China and North Korea’s Missile Problem
China says it has a responsibility to try and dissuade its “blood ally,” North Korea, from launching a three-stage rocket in a few weeks but that they only hold so much sway over their belligerent neighbors.
First, it would be better said that China is North Korea’s “bloody ally.”
Second, the non-power of the UN is again on display. There are already at least two resolutions against North Korea with regard to pursuing ballistic missile technologies and testing such capabilities. It’s like the bumper sticker on gun laws: when guns are outlawed, only outlaws will have guns. And China could easily get North Korea to turn off any such test were they so inclined.
Finally, maybe this would be a good chance for a more useful UN resolution, one that would endorse the US using its anti-missile systems to shoot down any North Korean launch. Yes, Russia and China would be opposed, but the US, along with South Korea, Japan, Australia, and New Zealand, could form a formidable political block of shared interests on the subject, and as with North Korea, could just ignore the lack of authorization and act if they wanted.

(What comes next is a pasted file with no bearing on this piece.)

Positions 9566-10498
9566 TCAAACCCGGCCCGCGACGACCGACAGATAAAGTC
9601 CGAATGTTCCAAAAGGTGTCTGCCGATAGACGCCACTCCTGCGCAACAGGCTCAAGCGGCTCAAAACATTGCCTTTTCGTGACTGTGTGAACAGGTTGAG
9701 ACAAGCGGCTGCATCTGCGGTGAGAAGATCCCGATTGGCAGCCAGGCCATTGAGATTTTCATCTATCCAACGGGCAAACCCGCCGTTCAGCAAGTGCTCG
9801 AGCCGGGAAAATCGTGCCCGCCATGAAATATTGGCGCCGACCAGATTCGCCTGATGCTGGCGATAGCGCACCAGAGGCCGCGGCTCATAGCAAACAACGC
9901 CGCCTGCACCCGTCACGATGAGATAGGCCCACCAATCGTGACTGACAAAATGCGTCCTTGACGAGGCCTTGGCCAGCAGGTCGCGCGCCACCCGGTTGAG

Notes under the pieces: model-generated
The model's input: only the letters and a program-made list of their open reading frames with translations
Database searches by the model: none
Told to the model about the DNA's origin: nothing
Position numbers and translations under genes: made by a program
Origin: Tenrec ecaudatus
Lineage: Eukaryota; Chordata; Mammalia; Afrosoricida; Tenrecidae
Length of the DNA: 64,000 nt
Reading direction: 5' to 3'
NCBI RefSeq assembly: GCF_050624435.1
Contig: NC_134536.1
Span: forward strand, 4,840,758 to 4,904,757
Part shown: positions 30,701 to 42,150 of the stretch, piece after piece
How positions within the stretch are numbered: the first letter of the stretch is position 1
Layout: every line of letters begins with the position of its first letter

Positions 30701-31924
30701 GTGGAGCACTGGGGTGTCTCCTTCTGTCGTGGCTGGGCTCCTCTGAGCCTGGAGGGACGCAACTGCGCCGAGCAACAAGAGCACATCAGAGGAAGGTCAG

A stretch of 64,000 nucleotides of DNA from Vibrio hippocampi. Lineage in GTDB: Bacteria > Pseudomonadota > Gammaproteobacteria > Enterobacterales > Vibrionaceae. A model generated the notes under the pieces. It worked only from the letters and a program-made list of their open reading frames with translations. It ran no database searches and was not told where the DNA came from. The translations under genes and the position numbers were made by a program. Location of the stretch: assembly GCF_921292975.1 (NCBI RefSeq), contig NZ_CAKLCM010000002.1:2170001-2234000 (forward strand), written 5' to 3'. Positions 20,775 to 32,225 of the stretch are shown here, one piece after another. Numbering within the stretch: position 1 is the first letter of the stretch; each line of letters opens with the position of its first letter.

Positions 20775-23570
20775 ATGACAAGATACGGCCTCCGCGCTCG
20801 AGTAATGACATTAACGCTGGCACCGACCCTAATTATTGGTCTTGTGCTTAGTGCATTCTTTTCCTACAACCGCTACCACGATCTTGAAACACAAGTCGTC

Still, don’t hold your breath on a real world missile defense demonstration. Much bureaucratic wrangling and consensus building would be required (the State Department is good at making speeches and traveling; not so good at building consensus) and for the rest of the Obama Administration, were a shoot-down to occur, it would only refocus their de-funding decisions on missile defense as well as the pending cuts to defense spending (and the country’s associated security vulnerabilities) via sequestration.